Preprints
https://doi.org/10.5194/egusphere-2024-410
https://doi.org/10.5194/egusphere-2024-410
29 Feb 2024
 | 29 Feb 2024
Status: this preprint is open for discussion and under review for Atmospheric Chemistry and Physics (ACP).

Enhancing Long-Term Trend Simulation of Global Tropospheric OH and Its Drivers from 2005–2019: A Synergistic Integration of Model Simulations and Satellite Observations

Amir H. Souri, Bryan N. Duncan, Sarah A. Strode, Daniel C. Anderson, Michael E. Manyin, Junhua Liu, Luke D. Oman, Zhen Zhang, and Brad Weir

Abstract. The tropospheric hydroxyl radical (TOH) is a key player in regulating oxidation of various compounds in Earth’s atmosphere. Despite its pivotal role, the spatiotemporal distributions of OH are poorly constrained. Past modeling studies suggest that the main drivers of OH, including NO2, tropospheric ozone (TO3), and H2O(v), have increased TOH globally. However, these findings often offer a global average and may not include more recent changes in diverse compounds emitted on various spatiotemporal scales. Here, we aim to deepen our understanding of global TOH trends for more recent years (2005–2019) at 1×1 degrees. To achieve this, we use satellite observations of HCHO and NO2 to constrain simulated TOH using a technique based on a Bayesian data fusion method, alongside an interpretable machine learning module named ECCOH, which is integrated into NASA’s GEOS global model. This innovative module helps efficiently predict the convoluted response of TOH to its drivers/proxies. Aura Ozone Monitoring Instrument (OMI) NO2 observations suggest that the simulation has high biases over biomass burning activities in Africa and Eastern Europe, resulting in overestimation of up to 20 % in TOH, regionally. OMI HCHO primarily impacts oceans where TOH linearly correlates with this proxy. Five key parameters including TO3, H2O(v), NO2, HCHO, and stratospheric ozone can collectively explain 65 % of variance in TOH trends. The overall trend of TOH influenced by NO2 remains positive, but it varies greatly because of the differences in the signs of anthropogenic emissions. Over oceans, TOH trends are primarily positive in the northern hemisphere, resulting from the upward trends in HCHO, TO3, and H2O(v). Using the present framework, we can tap the power of satellites to quickly gain a deeper understanding of simulated TOH trends and biases.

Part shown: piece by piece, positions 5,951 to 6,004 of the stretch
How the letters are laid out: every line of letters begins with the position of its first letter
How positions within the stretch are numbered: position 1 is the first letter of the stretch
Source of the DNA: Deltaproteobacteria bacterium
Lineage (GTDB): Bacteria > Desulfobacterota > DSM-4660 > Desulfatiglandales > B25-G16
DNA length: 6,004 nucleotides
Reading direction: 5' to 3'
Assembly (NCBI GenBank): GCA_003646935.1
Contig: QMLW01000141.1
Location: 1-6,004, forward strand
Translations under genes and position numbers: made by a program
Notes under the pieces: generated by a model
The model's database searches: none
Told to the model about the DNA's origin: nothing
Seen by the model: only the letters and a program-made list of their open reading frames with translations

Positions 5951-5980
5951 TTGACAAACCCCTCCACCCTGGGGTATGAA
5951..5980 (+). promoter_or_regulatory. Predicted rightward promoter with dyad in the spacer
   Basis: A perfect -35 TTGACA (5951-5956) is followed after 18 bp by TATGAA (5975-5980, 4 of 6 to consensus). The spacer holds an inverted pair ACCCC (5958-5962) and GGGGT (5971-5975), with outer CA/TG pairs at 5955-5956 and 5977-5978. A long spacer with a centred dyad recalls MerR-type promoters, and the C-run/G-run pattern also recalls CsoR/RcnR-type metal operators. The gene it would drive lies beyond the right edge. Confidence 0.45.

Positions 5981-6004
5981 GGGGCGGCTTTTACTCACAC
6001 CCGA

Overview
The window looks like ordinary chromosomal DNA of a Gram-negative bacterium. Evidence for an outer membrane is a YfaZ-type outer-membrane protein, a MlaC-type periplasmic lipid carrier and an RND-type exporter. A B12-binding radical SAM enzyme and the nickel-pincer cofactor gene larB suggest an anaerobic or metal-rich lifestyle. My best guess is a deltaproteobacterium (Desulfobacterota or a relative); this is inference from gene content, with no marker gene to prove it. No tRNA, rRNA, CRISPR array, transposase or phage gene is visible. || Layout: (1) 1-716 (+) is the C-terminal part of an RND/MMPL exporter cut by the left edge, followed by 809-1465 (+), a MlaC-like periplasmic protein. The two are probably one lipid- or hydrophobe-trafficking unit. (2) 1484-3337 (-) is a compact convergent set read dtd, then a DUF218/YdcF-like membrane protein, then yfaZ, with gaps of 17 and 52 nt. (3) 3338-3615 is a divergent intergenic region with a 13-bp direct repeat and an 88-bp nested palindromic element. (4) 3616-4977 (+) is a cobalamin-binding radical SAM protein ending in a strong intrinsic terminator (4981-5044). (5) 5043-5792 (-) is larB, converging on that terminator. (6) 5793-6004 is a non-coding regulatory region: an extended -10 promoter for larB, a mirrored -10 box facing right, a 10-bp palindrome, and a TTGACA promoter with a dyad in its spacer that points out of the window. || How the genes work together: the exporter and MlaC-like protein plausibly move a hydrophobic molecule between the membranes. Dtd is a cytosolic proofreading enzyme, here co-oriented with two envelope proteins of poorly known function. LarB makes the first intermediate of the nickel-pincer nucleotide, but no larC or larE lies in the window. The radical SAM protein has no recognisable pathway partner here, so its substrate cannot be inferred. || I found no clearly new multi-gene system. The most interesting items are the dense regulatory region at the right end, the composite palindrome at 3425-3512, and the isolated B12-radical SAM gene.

Amir H. Souri, Bryan N. Duncan, Sarah A. Strode, Daniel C. Anderson, Michael E. Manyin, Junhua Liu, Luke D. Oman, Zhen Zhang, and Brad Weir

Status: open (until 02 May 2024)

Comment types: AC – author | RC – referee | CC – community | EC – editor | CEC – chief editor | : Report abuse
Amir H. Souri, Bryan N. Duncan, Sarah A. Strode, Daniel C. Anderson, Michael E. Manyin, Junhua Liu, Luke D. Oman, Zhen Zhang, and Brad Weir

Model code and software

OI-SAT-GMI Amir H. Souri https://doi.org/10.5281/zenodo.10520136

Offline ECCOH Amir H. Souri https://doi.org/10.5281/zenodo.10685100

GEOS model NASA GSFC https://github.com/GEOS-ESM/GEOSgcm.git

GEOS-Quickchem Michael Manyin https://github.com/GEOS-ESM/QuickChem.git

Amir H. Souri, Bryan N. Duncan, Sarah A. Strode, Daniel C. Anderson, Michael E. Manyin, Junhua Liu, Luke D. Oman, Zhen Zhang, and Brad Weir

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Short summary
We explore a new method to make use of the wealth of information obtained from satellite observations of Aura OMI NO2, HCHO, along with MERRA2 reanalysis in NASA’s GEOS model equipped with an efficient tropospheric OH (TOH) estimator to enhance the representation of TOH spatial distribution and its long-term trends. This new framework helps us pinpoint regional inaccuracies in TOH and differentiate between established prior knowledge and newly acquired information from satellites on TOH trends.